When I came across this book, I had already heard of the Heath brothers as authors of "Switch", which has been on my "to read" list for a good while. However, this one popped up on Scribd as an audiobook so I thought I would give it a go. My hope was to get some practical ideas for how to come up with ways to express concepts that will be engaging and, well, stick!
Each chapter of the book addresses a particular characteristic of ideas that will have a long-lasting impact. The one-word chapter titles certainly follow their first rule: sticky ideas must be simple. Having since looked at the contents page in the written book (I listened to the audiobook, remember), I have to admire the way they have written it to incite curiosity in the reader. They offer just enough to tempt you to read on.
The tone of this book is informal and the use of stories conveys their ideas in a clear and entertaining way. I found myself chuckling at several points of the book and nodding my head in agreement at others. There are plenty of examples that garner admiration for the innovative approaches people have used to make their ideas stick. At no point in the book did I really feel like it was getting monotonous. Once the focus of each chapter had been explained and its effectiveness demonstrated through stories, the reader is taken through an "idea clinic" in which a badly expressed idea is made stickier using the relevant technique.
In theory, this sounds like an effective way to write such a book. The problem is I finished it yesterday and I've already forgotten most of it. I'm sitting here now trying to remember the main ideas of the book and I'm struggling. Without a doubt, this is partly due to the fact that I listened to it rather than read it and I know I have a visual memory. However, even as I was listening, I was doubtful that I would be able to apply the contents to my own context. I wasn't quite sure how I should move forward; what was the next step? Having said that, this isn't a workbook nor is it a personal coaching session. Perhaps I am expecting too much.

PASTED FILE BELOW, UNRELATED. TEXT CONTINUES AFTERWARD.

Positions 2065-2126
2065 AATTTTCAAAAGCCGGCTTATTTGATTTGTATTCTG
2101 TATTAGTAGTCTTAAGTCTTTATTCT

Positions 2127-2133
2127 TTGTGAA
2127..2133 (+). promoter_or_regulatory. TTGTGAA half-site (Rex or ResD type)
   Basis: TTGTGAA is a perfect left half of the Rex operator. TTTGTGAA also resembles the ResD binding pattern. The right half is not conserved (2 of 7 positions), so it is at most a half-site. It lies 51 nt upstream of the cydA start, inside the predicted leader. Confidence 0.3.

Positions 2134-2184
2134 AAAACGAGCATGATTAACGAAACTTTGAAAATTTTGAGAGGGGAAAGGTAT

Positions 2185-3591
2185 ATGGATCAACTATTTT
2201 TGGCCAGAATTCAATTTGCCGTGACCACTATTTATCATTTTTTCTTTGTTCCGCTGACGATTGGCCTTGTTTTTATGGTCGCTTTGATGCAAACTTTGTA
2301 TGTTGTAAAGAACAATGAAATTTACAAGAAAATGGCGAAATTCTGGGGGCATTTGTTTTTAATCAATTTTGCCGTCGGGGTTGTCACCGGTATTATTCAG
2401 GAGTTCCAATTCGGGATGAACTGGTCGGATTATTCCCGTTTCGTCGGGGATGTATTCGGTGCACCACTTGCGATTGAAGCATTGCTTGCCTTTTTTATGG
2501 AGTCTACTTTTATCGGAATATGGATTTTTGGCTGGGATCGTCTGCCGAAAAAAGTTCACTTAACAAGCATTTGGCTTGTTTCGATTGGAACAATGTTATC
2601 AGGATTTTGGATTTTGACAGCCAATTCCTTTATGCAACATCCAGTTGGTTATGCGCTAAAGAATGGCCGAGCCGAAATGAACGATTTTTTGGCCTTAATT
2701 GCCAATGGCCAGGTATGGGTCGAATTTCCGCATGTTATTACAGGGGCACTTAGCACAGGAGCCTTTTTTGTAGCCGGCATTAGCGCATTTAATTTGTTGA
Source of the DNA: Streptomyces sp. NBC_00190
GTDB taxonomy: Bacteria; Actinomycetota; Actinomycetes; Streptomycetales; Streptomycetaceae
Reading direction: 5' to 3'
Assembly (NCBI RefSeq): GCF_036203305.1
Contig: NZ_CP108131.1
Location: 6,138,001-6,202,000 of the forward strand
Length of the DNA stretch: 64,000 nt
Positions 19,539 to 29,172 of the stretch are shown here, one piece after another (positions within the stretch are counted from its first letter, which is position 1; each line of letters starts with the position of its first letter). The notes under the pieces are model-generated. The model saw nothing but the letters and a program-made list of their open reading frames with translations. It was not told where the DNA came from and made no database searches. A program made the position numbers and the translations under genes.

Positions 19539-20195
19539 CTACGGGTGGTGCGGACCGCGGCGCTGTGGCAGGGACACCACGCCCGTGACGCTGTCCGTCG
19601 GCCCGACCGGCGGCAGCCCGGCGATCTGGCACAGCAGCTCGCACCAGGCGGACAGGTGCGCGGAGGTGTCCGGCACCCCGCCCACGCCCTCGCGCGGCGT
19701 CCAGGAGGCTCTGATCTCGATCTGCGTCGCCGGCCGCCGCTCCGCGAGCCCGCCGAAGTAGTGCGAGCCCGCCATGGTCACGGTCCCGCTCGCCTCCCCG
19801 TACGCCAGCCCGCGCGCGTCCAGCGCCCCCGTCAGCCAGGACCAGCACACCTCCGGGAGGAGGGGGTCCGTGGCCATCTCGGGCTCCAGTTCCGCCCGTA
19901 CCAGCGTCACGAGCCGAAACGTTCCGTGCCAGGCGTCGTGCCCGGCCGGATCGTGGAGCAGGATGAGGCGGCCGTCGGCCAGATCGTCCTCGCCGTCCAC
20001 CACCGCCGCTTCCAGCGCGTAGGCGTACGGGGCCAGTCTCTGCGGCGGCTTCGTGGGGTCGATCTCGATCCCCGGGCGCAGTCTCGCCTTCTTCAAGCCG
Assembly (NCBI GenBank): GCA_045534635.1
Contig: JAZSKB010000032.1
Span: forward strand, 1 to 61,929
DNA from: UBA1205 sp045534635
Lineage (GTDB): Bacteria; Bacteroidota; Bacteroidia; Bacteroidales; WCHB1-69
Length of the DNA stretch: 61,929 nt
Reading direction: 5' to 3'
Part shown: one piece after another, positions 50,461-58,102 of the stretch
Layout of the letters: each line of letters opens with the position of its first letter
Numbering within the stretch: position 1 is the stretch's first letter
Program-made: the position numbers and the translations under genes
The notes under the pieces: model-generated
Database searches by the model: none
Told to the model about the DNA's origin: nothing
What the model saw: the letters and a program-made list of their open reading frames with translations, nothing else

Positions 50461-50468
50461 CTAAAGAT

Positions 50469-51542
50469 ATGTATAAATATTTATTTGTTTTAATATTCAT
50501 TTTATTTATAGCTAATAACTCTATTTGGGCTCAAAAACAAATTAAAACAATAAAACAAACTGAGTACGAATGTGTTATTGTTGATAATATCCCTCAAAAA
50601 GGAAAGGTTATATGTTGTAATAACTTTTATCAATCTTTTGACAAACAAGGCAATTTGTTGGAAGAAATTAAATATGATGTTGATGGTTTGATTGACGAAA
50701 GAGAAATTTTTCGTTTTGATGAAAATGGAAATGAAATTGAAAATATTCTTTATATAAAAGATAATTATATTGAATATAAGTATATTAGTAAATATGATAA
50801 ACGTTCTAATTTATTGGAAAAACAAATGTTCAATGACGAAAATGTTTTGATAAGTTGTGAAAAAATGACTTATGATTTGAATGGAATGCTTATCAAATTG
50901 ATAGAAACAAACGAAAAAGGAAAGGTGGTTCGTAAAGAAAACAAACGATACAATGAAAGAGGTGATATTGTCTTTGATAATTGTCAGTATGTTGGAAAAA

To sum up, Made to Stick is a smooth and entertaining read based on a solid theoretical foundation, from what I can see. It is organised in a logical way and gives enough examples to demonstrate each technique clearly. To improve your experience, I advise reading it rather than listening to it as I did. I would also say that, like many books of this type, Made to Stick should be read as part of a wider exploration of theories and guidance on developing ideas and content (in general and in the particular field you are active in).
If you have read this book, do let me know what you think! Do you agree? Have you been able to apply it in your own life?
I’ve been travelling recently and just got back. One of the benefits for me of travelling is that it disrupts my routine. There are downsides to this, of course; the upside is that it gives me emotional distance which naturally causes me to evaluate habits I’ve got into without realising and become aware of “stuff” I’ve been accumulating.
So I’m currently going through everything I own and deciding what I do and don’t need. It’s such a refreshing, albeit challenging and sometimes slightly painful, experience! I have been doing this for a few years now but I still find things building up anyway.
My process for sorting
1. Have I used this item recently?
2. If I have, is it beneficial?
3. If I haven’t, is it for specific purposes, not everyday use (e.g. occasionwear, certain documents, reference books in a field I will definitely be working with)?
4. If not, is it of significant (< keyword) sentimental value?
5. If not, get rid of it.
6. As I put what I’ve kept away, I ask myself these questions again and get rid of items that fail (there are always a few that trigger the “want want want” response in the first round).
To help myself be ruthless, I remind myself that
1. If I don’t get rid of useless items now, I will have to deal with even more of them later.
2. If I die before sorting it, someone else will have to deal with all this stuff (I’ve seen this happen more than once and it’s brutal for those involved).
3. If I’m not using it, why should I deprive someone else of it when they would benefit from it more? Why am I wasting valuable resources for selfish reasons? (This is the one that works best on me.)
Do you have any other tips?
Reader. Occasional writer. Muslim.
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